Aug. 22 and 23 brought Philadelphia two shows celebrating punk pioneers the Bouncing Souls' 20th anniversary. While they've always been a New Jersey band through and through, the band has plenty of history in nearby Philly, not to mention the Trocadero, which hosted the concerts. Saturday saw support from 7 Seconds and None More Black, while Sunday, the night I attended, brought in Lifetime and former Avail frontman Tim Barry. From all accounts, it didn't matter which show you hit up; you were still in for a good time.
Both shows sold out, and rightly so. As I've written here before, the Souls are one of the most important punk bands of everything everywhere ever (ever!). They've been making people dance since I was three years old. They've hit a point in their careers where it doesn't even matter what they play, only that they do play. Surrounded by friends and fans (members of Paint It Black, the Loved Ones and who knows who else were in attendance), Philly made the perfect setting for the group's birthday bash Sunday night.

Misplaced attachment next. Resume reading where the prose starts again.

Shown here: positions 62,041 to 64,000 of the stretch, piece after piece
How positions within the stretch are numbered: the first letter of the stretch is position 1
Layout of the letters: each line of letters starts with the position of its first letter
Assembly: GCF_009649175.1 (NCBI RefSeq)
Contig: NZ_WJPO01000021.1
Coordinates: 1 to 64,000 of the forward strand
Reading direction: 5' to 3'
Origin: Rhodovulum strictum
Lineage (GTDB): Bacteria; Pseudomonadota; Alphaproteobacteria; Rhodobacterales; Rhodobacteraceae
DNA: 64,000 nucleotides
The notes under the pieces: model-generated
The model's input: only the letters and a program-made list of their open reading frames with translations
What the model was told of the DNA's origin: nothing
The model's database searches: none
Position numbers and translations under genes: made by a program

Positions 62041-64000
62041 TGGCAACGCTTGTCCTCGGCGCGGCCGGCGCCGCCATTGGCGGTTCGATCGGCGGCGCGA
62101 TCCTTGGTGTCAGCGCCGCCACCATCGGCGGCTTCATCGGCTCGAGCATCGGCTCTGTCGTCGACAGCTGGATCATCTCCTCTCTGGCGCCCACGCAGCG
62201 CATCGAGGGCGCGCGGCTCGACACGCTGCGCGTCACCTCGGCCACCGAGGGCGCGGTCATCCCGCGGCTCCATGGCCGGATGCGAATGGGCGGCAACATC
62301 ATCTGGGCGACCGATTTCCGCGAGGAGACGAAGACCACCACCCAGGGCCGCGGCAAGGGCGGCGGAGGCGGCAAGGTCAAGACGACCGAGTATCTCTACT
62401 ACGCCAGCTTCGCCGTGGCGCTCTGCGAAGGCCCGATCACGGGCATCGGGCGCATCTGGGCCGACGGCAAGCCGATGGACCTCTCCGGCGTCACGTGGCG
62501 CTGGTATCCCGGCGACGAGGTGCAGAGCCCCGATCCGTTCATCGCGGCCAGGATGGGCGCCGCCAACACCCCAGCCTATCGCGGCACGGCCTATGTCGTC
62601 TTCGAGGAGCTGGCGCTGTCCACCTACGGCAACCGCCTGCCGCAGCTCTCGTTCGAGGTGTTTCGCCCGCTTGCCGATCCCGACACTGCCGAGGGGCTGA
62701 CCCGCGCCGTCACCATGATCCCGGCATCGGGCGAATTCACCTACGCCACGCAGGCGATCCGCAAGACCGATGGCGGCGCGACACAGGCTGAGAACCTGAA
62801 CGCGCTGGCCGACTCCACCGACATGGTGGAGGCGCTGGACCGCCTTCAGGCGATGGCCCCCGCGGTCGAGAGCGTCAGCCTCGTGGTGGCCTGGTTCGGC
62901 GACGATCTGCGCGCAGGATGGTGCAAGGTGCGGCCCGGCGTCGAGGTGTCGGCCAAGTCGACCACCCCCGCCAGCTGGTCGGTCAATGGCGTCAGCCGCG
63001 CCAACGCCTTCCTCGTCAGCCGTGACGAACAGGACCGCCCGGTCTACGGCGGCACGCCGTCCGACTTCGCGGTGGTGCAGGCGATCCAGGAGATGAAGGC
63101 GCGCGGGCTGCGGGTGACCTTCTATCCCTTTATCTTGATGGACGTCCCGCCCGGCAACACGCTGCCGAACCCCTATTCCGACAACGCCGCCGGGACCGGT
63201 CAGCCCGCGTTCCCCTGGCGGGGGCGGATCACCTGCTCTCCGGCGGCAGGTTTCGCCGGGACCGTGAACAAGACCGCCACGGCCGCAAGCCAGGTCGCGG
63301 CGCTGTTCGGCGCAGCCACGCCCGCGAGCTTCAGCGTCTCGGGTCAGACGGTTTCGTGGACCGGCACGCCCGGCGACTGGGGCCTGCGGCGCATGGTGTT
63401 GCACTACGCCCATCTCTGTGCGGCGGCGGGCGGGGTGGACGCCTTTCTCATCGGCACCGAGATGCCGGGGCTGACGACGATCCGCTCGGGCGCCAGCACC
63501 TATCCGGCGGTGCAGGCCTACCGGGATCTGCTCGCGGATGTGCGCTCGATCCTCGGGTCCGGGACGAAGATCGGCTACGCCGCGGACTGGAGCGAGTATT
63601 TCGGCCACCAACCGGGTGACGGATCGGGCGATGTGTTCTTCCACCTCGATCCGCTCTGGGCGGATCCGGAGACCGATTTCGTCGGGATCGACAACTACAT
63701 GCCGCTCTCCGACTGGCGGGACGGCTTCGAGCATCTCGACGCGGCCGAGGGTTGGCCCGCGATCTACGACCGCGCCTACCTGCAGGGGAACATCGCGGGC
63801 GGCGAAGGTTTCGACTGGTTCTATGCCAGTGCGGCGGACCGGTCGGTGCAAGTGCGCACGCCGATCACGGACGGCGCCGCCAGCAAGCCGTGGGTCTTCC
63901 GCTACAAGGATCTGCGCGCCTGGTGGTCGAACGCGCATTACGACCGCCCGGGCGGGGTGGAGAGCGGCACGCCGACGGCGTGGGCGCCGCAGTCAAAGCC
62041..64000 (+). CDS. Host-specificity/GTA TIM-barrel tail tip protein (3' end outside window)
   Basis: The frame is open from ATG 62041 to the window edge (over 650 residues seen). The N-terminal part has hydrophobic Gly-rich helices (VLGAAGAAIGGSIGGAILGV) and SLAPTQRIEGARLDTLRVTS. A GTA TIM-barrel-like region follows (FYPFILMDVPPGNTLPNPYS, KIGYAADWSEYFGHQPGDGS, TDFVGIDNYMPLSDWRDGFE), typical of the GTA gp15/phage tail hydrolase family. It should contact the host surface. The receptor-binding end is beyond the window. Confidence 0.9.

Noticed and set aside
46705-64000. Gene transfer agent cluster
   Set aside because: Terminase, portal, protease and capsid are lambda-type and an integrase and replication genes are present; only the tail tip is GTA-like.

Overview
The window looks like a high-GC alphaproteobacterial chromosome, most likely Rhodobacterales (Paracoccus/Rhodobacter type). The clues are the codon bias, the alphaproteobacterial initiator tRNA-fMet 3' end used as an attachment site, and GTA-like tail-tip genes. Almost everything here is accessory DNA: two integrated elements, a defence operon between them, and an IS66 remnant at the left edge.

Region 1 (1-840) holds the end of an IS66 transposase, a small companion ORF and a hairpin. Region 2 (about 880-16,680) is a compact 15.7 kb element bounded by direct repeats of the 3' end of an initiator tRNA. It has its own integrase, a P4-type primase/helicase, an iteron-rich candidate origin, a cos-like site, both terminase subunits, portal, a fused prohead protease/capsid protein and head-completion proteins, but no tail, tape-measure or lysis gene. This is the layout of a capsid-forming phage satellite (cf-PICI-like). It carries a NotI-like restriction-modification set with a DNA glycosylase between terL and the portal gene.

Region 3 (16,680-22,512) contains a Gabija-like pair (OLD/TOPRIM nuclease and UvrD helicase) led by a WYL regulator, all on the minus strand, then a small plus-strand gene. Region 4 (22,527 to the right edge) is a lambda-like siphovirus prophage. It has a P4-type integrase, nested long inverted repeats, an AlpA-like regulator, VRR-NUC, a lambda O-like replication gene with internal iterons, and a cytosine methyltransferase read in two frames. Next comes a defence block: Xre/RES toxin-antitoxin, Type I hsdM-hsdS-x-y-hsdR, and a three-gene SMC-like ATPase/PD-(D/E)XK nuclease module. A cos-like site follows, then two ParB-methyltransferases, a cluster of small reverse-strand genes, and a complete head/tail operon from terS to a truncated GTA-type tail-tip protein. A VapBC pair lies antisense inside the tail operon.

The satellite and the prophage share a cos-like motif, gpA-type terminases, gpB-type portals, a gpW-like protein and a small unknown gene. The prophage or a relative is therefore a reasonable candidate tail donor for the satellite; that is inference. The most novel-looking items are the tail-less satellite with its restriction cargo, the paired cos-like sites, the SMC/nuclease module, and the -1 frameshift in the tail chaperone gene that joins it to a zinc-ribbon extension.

Unfortunately, things didn't start off too smoothly. The show began with a screening of the Bouncing Souls 20th Anniversary Special, a retro variety program featuring performance footage, ventriloquism and the Boogietron 5000. It was chock full of the band's weird sense of humor, though watching the film proved a little difficult given all the noise from the balcony bar. The same issue applied to acoustic opener Tim Barry. He didn't seem to care, though, as he soon unplugged his guitar and leapt into the crowd for a rendition of "Idle Idlyst" among his faithful. The crowd dug performances of "Ronnie Song" and "Dog Bumped." He also took the time to berate his home of Richmond, VA for building portions of I-95 over slave cemeteries, which was informatively infuriating.